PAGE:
Member States should stop turning a blind eye to product safety
Europeans should not have to play a dangerous game of Russian roulette when they purchase products, argue Sirpa Pietikäinen, Françoise Grossetête and Bart Staes.
Photo Credit: Press Association
Product safety is a matter of life and death.
Too many Member States are turning a blind eye to the import of unsafe products into Europe - favouring profit over the protection of European consumers.
The failure of market surveillance in Europe, along with Member States’ inability to properly enforce safety legislation specifically designed to protect their citizens, is a scandal.
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This legislation underpins the functioning of the Single Market and should be enforced by effective national authorities via robust controls at the EU points of entry.
The Single Market is based on trust. European consumers should have confidence that the products they buy in Europe are safe.
Yet currently this is not currently the case. There is clear evidence that product safety legislation is widely flouted in a number of Member States, particularly in those that are major points of entry for importing consumer goods.
Inspections by Member States between 2010 and 2013 revealed non-compliance in 32 percent of inspected toys, 47 percent of construction products and 58 percent of electromagnetic and radio equipment.
“There is clear evidence that product safety legislation is widely flouted in a number of Member States, particularly in those that are major points of entry for importing consumer goods”
Hazardous products on Europe’s shelves continue to pose risks for consumers.
Every day, children and adults in Europe are hurt, or worse, by unsafe or non-compliant products that should not have reached the market in the first place.
Unsafe and non-compliant products do not simply harm consumers. The gaping holes in Europe’s market surveillance framework and enforcement regime leaves the door wide open for rogue traders intent on selling non-compliant goods.
This leaves legitimate businesses at a significant competitive disadvantage, compared to rogue players who do not spend money on compliance, and destroys European jobs.
Imports from third countries pose a serious problem.
The share of products imported from outside the EU is increasing, while at the same time imported products make up a significant share of non-compliant products in the EU, according to European Commission analysis.
In the period 2010-2016, 75 percent of product safety alerts (RAPEX) concerned imported products and 59 percent of all notifications concerned products from China.
“A worrying proportion of non-compliant and unsafe products enter the EU market via Rotterdam because of poor market surveillance and enforcement of product safety legislation”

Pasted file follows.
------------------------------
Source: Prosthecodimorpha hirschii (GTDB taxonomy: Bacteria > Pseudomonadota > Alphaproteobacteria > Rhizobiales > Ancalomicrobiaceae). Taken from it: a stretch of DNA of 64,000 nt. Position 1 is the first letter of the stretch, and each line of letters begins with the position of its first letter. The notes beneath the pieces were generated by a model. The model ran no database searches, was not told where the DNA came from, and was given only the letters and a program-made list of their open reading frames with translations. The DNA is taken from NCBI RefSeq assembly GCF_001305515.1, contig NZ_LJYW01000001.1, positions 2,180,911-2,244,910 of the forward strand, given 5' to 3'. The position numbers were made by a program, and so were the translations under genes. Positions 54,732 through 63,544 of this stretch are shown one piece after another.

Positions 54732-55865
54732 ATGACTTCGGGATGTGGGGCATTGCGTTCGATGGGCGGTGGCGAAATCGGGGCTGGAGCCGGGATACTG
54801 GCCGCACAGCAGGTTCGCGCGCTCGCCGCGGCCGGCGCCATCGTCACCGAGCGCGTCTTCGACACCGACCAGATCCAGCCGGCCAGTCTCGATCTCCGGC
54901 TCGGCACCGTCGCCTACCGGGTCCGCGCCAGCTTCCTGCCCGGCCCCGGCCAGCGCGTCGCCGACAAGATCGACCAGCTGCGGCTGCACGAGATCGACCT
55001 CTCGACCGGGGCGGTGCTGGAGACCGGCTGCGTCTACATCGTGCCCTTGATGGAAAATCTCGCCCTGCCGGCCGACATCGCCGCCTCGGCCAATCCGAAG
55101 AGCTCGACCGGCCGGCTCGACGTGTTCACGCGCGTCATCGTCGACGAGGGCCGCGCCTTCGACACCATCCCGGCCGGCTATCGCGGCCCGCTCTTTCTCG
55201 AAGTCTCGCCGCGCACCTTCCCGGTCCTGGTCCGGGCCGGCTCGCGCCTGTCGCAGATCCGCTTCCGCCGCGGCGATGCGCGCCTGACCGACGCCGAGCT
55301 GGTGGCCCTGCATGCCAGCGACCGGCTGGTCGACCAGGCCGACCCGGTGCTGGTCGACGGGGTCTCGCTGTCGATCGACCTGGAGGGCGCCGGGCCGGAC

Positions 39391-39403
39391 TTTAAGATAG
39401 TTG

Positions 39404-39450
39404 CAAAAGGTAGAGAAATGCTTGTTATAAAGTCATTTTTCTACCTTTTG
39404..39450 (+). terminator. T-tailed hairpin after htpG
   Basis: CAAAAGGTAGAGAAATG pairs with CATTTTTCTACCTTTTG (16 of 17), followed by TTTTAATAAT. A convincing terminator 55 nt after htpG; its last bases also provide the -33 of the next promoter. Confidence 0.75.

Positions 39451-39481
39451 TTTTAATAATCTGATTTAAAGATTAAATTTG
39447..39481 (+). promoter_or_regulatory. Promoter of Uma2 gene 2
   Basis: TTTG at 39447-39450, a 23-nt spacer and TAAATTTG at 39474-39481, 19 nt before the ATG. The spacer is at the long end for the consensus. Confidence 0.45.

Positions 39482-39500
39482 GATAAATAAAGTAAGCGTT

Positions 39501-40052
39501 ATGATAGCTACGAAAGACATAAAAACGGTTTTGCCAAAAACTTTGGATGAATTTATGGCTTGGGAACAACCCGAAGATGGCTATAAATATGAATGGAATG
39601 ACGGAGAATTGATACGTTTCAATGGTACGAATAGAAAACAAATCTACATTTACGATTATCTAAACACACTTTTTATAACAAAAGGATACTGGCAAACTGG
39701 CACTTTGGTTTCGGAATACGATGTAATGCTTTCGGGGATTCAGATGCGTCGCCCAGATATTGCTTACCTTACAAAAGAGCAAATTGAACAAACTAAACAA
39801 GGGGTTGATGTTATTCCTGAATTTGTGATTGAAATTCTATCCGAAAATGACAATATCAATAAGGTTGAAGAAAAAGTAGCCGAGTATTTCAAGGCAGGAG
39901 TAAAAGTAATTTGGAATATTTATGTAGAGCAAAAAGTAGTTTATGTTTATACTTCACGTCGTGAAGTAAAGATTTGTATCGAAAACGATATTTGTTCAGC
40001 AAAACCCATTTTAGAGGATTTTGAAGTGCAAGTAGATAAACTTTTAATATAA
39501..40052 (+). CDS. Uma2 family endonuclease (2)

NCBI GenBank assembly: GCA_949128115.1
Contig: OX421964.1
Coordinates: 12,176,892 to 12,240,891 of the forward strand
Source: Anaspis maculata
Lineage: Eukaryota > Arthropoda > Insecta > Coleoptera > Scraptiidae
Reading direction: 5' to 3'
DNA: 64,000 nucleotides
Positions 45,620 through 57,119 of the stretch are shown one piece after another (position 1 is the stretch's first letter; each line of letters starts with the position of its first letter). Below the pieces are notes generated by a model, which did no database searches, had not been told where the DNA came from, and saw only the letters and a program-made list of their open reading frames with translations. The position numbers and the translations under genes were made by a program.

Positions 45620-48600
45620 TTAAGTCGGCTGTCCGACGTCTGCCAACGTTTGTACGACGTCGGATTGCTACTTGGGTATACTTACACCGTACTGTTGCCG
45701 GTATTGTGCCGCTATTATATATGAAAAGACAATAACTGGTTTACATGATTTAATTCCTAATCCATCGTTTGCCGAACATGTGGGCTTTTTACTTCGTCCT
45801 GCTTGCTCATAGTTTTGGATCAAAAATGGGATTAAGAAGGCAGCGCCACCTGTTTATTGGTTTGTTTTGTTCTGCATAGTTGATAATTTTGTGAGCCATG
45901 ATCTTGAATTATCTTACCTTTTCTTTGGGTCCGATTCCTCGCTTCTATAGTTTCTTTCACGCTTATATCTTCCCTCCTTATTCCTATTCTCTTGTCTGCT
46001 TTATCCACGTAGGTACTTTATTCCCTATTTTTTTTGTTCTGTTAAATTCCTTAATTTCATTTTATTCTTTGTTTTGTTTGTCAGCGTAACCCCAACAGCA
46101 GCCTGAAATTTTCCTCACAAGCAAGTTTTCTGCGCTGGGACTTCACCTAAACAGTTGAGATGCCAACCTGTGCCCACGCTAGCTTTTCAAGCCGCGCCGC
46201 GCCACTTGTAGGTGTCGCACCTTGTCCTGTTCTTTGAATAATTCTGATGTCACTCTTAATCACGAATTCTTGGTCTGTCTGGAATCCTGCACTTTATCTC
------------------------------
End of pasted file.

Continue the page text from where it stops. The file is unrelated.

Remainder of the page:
Europe’s seaports should be the first line of defence against the import of unsafe products from third countries.
Once cargo has been cleared, goods can circulate freely anywhere within the EU, making the need for effective control measures on imported products essential for good functioning of the EU market.
However, it is no secret that fierce competition for business among European ports has led to a race to the bottom and that Member States are wilfully turning a blind eye.
The Netherlands, with the largest seaport in Europe, is a glaring example of failure.
The Port of Rotterdam is Europe’s largest port, handling some 467m tonnes of goods last year alone.
However, a worrying proportion of non-compliant and unsafe products enter the EU market via Rotterdam because of poor market surveillance and enforcement of product safety legislation.
In 2010, the European Commission opened an infringement procedure against the Netherlands for non-implementation of lighter safety legislation because the situation was so dire.
The Commission has not come yet to a conclusion, although the failures of the Dutch market surveillance authority, NVWA, are well documented.
This summer, another safety scandal hit the Netherlands with at least two children sustaining skull fractures after falling from faulty inflatable bouncy castles, even though the NVWA had already acknowledged responsibility for the death of a four-year-old boy in the same way in 2016.
The Netherlands is a glaring example but it’s not an exception. Last month, a complaint was filed against France and Germany on the same grounds.
Recent market analysis showed that 86 percent of lighter models sold in France and Germany do not comply with the ISO 9994 International Safety Standard and that prohibited novelty pocket lighters remain freely available for sale in these countries, with apparent impunity.
This is not trivial. The EU has already missed an opportunity to improve product safety on the internal market when the Council blocked the common market surveillance framework proposed in 2013 under the Product Safety and Market Surveillance package.
However, as the guardian of the Treaties, the Commission has a duty to enforce existing EU legislation.
To maintain the trust of EU citizens and businesses it is vital that the Commission uses its powers to ensure product safety rules are implemented.
This is too important to wait until the next Commission.
The Commission must act now to protect its citizens.
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